Logboats are probably the best-known Amerindian watercraft in Guyana, but another boat type in common use – at least into the first half of the 20th century – is the bark canoe. Although terminology differs among various writers, the term “woodskin” is commonly applied to all Guyanese bark canoes.
|Akawai open-ended woodskin on the Mazaruni River (Roth, W., 1924:plate 177) Click any image to enlarge.|
The most common type of woodskin appears to have been the one with open ends, which was used by many of Guyana’s Amerindian peoples, both near the coast and in the inland “hinterlands”. This was usually made from the bark of the purpleheart tree (Copaifera pubiflora). Several aspects of its construction are unusual, if not unique.
The tree is felled with the bark still attached. Cuts the desired length of the canoe are then made along both sides of the trunk, then these lineal cuts are connected by circumferential cuts at both ends around the top and sides of the trunk and the bark is pried off with wood wedges. There is thus no need to roll the trunk to get at the surface that rests on the ground. Once it is off the trunk, the bark is propped open with sticks between the opposite edges to keep it from closing up again.
This is quite different from the method of harvesting birch bark for North American canoes. There, the tree is left standing and is not killed by being barked. A single slit the length of the canoe (or as long a piece as the tree allows) is made along the height of the trunk, and cuts are made around the entire circumference of the trunk at the top and bottom of the slit, so that the bark is removed in a single piece that completely surrounds the trunk, thus maximizing its width. This is possible because birch bark is relatively thin and quite flexible, while the bark of purpleheart is so thick and stiff that a full circumference could not be opened up around a single split to remove it from the trunk without cracking.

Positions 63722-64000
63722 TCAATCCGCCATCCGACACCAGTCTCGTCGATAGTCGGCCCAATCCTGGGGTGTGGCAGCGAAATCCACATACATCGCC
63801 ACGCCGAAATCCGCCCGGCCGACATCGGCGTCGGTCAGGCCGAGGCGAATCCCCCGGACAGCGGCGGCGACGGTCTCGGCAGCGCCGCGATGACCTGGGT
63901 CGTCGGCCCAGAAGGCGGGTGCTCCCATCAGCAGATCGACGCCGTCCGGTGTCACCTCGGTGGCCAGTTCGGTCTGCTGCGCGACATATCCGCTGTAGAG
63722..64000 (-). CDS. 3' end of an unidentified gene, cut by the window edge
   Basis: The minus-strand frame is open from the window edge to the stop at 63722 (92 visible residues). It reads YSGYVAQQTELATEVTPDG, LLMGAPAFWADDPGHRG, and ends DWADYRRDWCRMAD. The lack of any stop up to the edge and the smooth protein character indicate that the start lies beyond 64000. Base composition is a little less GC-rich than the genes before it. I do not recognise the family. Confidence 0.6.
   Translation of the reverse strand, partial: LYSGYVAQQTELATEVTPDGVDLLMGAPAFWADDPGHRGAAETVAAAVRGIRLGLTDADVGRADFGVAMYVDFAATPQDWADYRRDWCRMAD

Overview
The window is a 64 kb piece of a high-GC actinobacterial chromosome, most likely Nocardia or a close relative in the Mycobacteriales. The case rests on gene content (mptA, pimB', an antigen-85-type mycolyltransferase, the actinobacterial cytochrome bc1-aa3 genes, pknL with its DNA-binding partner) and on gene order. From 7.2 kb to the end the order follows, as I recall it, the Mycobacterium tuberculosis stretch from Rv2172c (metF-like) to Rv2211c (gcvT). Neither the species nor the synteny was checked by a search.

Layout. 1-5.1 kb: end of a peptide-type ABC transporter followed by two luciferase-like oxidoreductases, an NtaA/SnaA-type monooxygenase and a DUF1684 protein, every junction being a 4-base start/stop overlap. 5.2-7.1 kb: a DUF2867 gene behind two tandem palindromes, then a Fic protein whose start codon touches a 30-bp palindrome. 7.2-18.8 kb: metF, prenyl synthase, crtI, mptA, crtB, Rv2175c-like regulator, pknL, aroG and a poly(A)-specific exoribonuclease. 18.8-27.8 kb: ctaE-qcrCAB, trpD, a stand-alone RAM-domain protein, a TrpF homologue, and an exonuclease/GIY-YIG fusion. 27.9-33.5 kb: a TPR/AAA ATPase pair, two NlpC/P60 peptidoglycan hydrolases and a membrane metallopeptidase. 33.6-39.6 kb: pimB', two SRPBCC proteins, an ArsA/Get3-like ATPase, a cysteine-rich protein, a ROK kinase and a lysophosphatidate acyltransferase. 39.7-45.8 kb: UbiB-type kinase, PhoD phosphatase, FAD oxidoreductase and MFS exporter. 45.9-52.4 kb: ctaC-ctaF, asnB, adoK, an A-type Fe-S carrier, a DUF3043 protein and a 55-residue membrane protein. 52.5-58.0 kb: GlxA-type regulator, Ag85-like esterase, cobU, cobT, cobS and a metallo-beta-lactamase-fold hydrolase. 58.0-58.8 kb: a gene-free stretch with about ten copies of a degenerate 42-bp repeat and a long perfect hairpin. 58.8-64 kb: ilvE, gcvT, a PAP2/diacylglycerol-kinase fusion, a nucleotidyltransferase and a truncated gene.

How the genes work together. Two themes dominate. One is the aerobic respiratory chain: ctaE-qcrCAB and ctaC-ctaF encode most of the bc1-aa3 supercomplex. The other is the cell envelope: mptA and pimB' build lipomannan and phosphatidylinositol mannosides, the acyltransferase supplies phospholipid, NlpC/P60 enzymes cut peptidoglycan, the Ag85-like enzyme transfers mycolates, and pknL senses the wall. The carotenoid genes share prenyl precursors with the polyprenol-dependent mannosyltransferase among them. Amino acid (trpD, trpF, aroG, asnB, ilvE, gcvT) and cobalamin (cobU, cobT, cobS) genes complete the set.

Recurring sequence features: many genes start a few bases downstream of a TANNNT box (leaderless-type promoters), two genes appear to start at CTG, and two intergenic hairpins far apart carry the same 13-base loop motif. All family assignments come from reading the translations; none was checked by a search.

|Outer bark removed (right); inner bark folded (left) (Roth, W., 1924:615)|
The purpleheart bark is of two layers – a thick, stiff outer one, and a more flexible inner one. The two are removed together from the trunk, then wedges of the outer layer are cut and removed from both edges 2-3 feet (70-100cm) in from both ends, leaving the inner layer intact. With one man standing amidships, another raises one of the ends so that the flexible inner bark folks in upon itself. Holes are punctured through the four layers of bark and the overlapping sections are stitched together with “bush rope” – presumably thin roots, withies, or possibly natural fibers taken from palm leaves or similar. The other end is treated the same way.
|Fully-outfitted woodskin with inwales, thwarts, spreaders and tightening ropes (Roth, W., 1924:616).|
Details seem to differ from one boat to the next, or possibly according to the practices of different communities or Amerindian peoples, but one common modification is the addition of inwales, which are stitched along the upper edge of the bark amidships, and extend into the raised ends below the top edges, where they help keep the open ends elevated above the waterline. Sometimes sitting thwarts are added, suspended by hangers attached to the inwales. Beams are tied in place to keep the sides apart amidships. Conversely, ropes are used to keep the sides from spreading out too far toward the ends.